This is another way to take your ProTune footage to the next level. In ProTune mode, you can activate the Cam RAW setting to enable an even less processed image. Essentially, your white balance is recorded in a compressed "raw" format (type) and thus allows more flexibility in the mail.
I've always shot with this feature, so I can't compare myself to using ProTune without Cam Raw, but anything that gives me more options in the editing suite is always a good thing, so I can't see myself without shots !
Wireless Internet access
The built-in Wi-Fi capability of this camera is remarkable. Essentially, you have the option of either using the Wi-Fi remote control that comes with the camera (which is also waterproof) (which is very easy to sync), or you can control the camera remotely from your smartphone or tablet. As of December 14th, GoPro updated the firmware of its cameras to enable seamless integration into the GoPro app. This means that with one click you can send your GoPro video signal wirelessly to your smartphone to use it as a monitor or to control the camera.
You can even change camera settings such as resolution and frame rates directly in the app. This is great news because one of the big challenges for many with the GoPro is the difficulty navigating and changing menu items. The menu itself (like the old versions) is a bit rigid, but being able to change settings on your smartphone more easily is a lifesaver, especially when the camera is in a confined space.
Wi-Fi is also a great way to save money if you have to invest in an LCD backpack for your Gopro. Now you can just use your iPhone!
The ability of this camera in low light conditions is better than other action cameras, but not essential. At the end of the day, the sensor size is still very small, so your pictures look noisy without much light. This is particularly noticeable when recording in ProTune Raw mode, since these are not processed with noise reduction and therefore the grain is more visible.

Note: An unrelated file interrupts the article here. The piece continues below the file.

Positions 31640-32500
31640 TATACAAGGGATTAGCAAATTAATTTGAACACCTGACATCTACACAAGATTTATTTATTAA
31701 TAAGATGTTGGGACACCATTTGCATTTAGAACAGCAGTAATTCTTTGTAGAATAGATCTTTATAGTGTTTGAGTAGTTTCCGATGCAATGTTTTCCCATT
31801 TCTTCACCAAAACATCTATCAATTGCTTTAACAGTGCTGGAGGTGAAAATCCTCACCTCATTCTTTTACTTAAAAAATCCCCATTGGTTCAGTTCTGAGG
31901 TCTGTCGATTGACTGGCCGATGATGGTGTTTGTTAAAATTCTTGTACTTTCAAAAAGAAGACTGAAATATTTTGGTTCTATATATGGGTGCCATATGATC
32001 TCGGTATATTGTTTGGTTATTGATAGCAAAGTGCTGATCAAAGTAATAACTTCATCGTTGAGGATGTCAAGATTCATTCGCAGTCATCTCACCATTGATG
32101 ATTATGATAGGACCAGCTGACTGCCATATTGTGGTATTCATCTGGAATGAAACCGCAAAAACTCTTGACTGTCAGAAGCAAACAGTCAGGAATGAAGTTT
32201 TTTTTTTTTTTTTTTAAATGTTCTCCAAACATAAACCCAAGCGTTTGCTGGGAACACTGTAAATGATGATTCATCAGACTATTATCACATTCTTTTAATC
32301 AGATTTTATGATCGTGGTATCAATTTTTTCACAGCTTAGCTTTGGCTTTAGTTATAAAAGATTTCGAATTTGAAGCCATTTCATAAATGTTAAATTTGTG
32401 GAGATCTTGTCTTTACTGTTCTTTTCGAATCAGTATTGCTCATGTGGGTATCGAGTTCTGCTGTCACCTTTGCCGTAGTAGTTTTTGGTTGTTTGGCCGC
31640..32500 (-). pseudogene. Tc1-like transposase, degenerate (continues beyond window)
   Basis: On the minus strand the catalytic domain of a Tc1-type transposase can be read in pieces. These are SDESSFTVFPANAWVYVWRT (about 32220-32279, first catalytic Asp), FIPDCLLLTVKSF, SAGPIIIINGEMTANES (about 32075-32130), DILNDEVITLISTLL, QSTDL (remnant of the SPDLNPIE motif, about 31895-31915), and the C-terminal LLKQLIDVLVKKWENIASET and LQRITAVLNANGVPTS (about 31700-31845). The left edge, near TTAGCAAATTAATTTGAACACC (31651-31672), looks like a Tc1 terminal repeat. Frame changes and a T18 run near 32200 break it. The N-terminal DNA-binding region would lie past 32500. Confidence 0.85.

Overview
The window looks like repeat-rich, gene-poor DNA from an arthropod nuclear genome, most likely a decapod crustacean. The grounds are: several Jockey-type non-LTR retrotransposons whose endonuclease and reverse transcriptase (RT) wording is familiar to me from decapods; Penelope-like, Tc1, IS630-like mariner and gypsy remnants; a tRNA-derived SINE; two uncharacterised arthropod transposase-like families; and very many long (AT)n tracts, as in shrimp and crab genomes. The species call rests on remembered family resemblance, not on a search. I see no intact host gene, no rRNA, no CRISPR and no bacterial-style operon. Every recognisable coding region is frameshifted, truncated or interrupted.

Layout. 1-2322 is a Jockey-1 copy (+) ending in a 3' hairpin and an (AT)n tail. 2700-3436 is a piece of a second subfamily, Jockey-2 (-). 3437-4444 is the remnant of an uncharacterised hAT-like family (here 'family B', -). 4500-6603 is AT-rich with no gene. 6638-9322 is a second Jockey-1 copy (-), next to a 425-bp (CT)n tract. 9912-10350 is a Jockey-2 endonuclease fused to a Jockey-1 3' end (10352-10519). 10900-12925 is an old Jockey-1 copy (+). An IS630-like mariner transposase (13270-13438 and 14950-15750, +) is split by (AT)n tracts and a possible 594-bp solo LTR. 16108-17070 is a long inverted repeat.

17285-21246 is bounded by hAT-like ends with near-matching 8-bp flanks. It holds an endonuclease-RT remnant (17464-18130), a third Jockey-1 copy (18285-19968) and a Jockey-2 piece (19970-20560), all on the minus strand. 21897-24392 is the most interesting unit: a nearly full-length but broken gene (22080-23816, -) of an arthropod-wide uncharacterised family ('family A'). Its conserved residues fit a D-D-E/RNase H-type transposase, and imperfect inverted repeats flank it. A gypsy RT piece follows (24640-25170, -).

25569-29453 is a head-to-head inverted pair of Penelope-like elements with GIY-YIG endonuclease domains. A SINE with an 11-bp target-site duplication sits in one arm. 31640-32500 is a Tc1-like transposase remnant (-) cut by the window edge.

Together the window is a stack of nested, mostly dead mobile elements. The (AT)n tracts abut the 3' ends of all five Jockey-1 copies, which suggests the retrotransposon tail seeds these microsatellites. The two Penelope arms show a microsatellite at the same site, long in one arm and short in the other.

This is not a deal breaker for me as I would not expect a camera of this size to be used in very low light conditions. By the way, when I refer to dim light, I mean very dim light. Like shooting under a lamp on the street. The camera works very well in sunset / sunrise or other scenarios with poor lighting conditions. And the added performance boost over the previous version and other action cams is palpable and appreciated, although I would have loved it if it had just been a bit cleaner!
I haven't taken any still pictures with the GoPro yet, but the specs are impressive. It records still images at up to 12 MP and can run a burst mode at up to 30 still images per second. I am sure that this is good news for many!
Below is a recording I used the GoPro in a music video last weekend. The camera was attached to a shower head with three rubber bands and directed straight down, as you can see here:
This clip was shot in 1080 / 60p with a medium field of view and obviously already has a black and white color class with an electrical window:
This is hands down the best action camera. Nothing else on the market comes close to that. Those with similar specifications don't deliver the actual quality, and competitors seem to be trying to catch up with the Hero2 rather than the Hero3. Other competing products are innovative and push the boundaries like GoPro, so I really respect what they do.
This is also the first GoPro that feels really professional. It has all kinds of professional functions and modes that you can use or disable, but there is a reason for professionals to use this camera over all competitors.
I'm looking forward to 2013 in anticipation of what these guys will bring next.
Noam Kroll is an award-winning filmmaker from Los Angeles and founder of the boutique production house Creative Rebellion. His work can be seen at international film festivals, on network television and in various publications around the world. Follow Noam on Twitter, Instagram and Facebook for more content like this!